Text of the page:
Taking Care of Elderly Parent’s Finances

Physical or cognitive changes to a parent’s health can thrust children who have little knowledge of their parent’s finances to take control.  Here are some steps a family can take to prepare for the unexpected.

  1. Take notice of changes in a parent’s health. The earlier you recognized physical and cognitive changes in your parent health the earlier you can plan.
  2. General Discussions. Parent – child discussions should take place early rather than at the time of a crisis.  Preserving wealth and transferring wealth are reduced when decisions are made under stress.
  3. Prepare a listing of all items of value and documents. Include a written detailed listing showing names of bank accounts, brokerage accounts, life insurance, real estate, collectibles, jewelry, and other assets.  Include vital documents in the listing, such as wills, insurance policies, tax returns, trusts, health directives, power of attorney, and where they are kept.
  4. Prepare a power of attorney. In the event, a parent is no longer able to handle their financial affairs an assigned power of attorney will allow another person to oversee the finances.  Don’t wait, for a power of attorney to be valid, your parent must be competent at the time of signing.
  5. Validate the will. Make certain the will correctly stipulate how a parent wishes their assets to be divided after they are gone.
  6. Signs of financial abuse and exploitation. Unfortunately, older adults are often the victim of financial abuse and exploitation. Perpetrators include spouses, children, relatives, friends, identity theft, IRS scams, caregivers, contractors, unsolicited emails and telephone calls.   Factors such as loss of a spouse, loss of friends, sickness both physical ailments and mental changes, and loneliness all contribute to increasing the chances of a parent becoming a victim of financial abuse and exploitation.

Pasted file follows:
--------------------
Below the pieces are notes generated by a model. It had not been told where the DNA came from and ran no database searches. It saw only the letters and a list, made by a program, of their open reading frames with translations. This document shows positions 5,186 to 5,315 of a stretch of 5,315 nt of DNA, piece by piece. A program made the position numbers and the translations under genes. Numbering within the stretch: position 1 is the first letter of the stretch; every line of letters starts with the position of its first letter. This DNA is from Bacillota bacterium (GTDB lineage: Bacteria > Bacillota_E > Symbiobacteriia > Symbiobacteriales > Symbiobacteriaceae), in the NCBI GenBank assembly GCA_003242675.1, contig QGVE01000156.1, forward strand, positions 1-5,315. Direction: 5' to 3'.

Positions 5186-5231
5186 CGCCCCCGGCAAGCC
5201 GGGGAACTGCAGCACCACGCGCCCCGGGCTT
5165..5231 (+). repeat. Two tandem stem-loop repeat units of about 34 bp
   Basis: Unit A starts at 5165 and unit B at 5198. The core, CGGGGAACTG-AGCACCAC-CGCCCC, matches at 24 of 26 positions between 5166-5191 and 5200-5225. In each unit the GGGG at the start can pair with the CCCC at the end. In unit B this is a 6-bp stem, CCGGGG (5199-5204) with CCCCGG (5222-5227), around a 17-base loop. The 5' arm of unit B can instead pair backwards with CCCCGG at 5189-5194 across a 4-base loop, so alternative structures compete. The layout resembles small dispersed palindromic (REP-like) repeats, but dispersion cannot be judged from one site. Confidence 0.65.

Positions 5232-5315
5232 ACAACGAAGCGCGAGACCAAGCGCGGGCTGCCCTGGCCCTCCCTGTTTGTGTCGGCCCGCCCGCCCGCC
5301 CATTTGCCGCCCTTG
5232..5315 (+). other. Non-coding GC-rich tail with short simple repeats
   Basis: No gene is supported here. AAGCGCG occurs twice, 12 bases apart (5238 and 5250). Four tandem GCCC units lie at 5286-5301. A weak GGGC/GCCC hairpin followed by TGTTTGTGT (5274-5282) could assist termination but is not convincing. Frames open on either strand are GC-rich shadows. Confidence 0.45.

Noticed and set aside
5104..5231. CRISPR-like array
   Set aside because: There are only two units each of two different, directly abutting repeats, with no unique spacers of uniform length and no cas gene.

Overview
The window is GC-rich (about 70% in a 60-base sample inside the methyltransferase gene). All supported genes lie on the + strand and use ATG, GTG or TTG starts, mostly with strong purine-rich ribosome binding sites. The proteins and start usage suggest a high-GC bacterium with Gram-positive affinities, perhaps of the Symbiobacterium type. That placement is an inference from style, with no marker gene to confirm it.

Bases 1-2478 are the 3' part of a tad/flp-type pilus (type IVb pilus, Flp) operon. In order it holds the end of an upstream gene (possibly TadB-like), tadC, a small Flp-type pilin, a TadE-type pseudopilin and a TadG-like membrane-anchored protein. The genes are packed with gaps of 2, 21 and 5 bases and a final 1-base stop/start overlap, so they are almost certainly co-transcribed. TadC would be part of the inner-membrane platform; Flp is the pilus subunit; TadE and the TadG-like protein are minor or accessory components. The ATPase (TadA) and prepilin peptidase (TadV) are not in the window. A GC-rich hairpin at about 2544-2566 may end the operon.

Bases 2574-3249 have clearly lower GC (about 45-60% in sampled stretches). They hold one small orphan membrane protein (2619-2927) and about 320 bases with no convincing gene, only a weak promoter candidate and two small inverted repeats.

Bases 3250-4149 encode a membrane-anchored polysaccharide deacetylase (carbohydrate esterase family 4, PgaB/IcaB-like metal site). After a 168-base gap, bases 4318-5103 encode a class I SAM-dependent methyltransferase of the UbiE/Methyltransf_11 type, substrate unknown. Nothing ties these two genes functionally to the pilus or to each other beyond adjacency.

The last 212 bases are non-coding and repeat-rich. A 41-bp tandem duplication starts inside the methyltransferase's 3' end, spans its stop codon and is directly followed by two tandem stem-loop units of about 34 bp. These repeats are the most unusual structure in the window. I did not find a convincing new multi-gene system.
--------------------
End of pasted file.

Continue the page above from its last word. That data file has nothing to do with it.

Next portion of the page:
Daily Money Management for Seniors

Daily Money Management (DMM) services may be as simple as paying bills and reconciling the checkbook, or the issues may be more complex.

It has been estimated that 5-10% of all older adults living in the community could benefit from some form of DMM.   Elders who have the following conditions are often in need of DMM.

  • Cognitive impairment
  • Physical conditions that limit a person’s ability to write.
  • Visual impairment.
  • The loss of a spouse, family member or friend who previously handled the person’s finances.

DMM can prevent abuse and neglect.

  • By eliminating opportunities to abuse.
  • Blocking access to assets, or removing the motive to abuse.
  • Ensure that all bills are paid and critical service needs are met.
  • Ensure that rent, debts or other revenues owed to elders are collected.


Financial exploitation occurs when a person misuses or takes the assets of a vulnerable adult for their own personal benefit.

Older adults are vulnerable if they require assistance with their daily tasks either due to a physical or cognitive condition. The assets are commonly taken via manipulation, coercion, threat, deception, false assertions, or duress.

Predators often include:

  • Family, friends, caregivers
  • Telephone and internet scams
  • Romance scams
  • Financial advisors
  • Contractors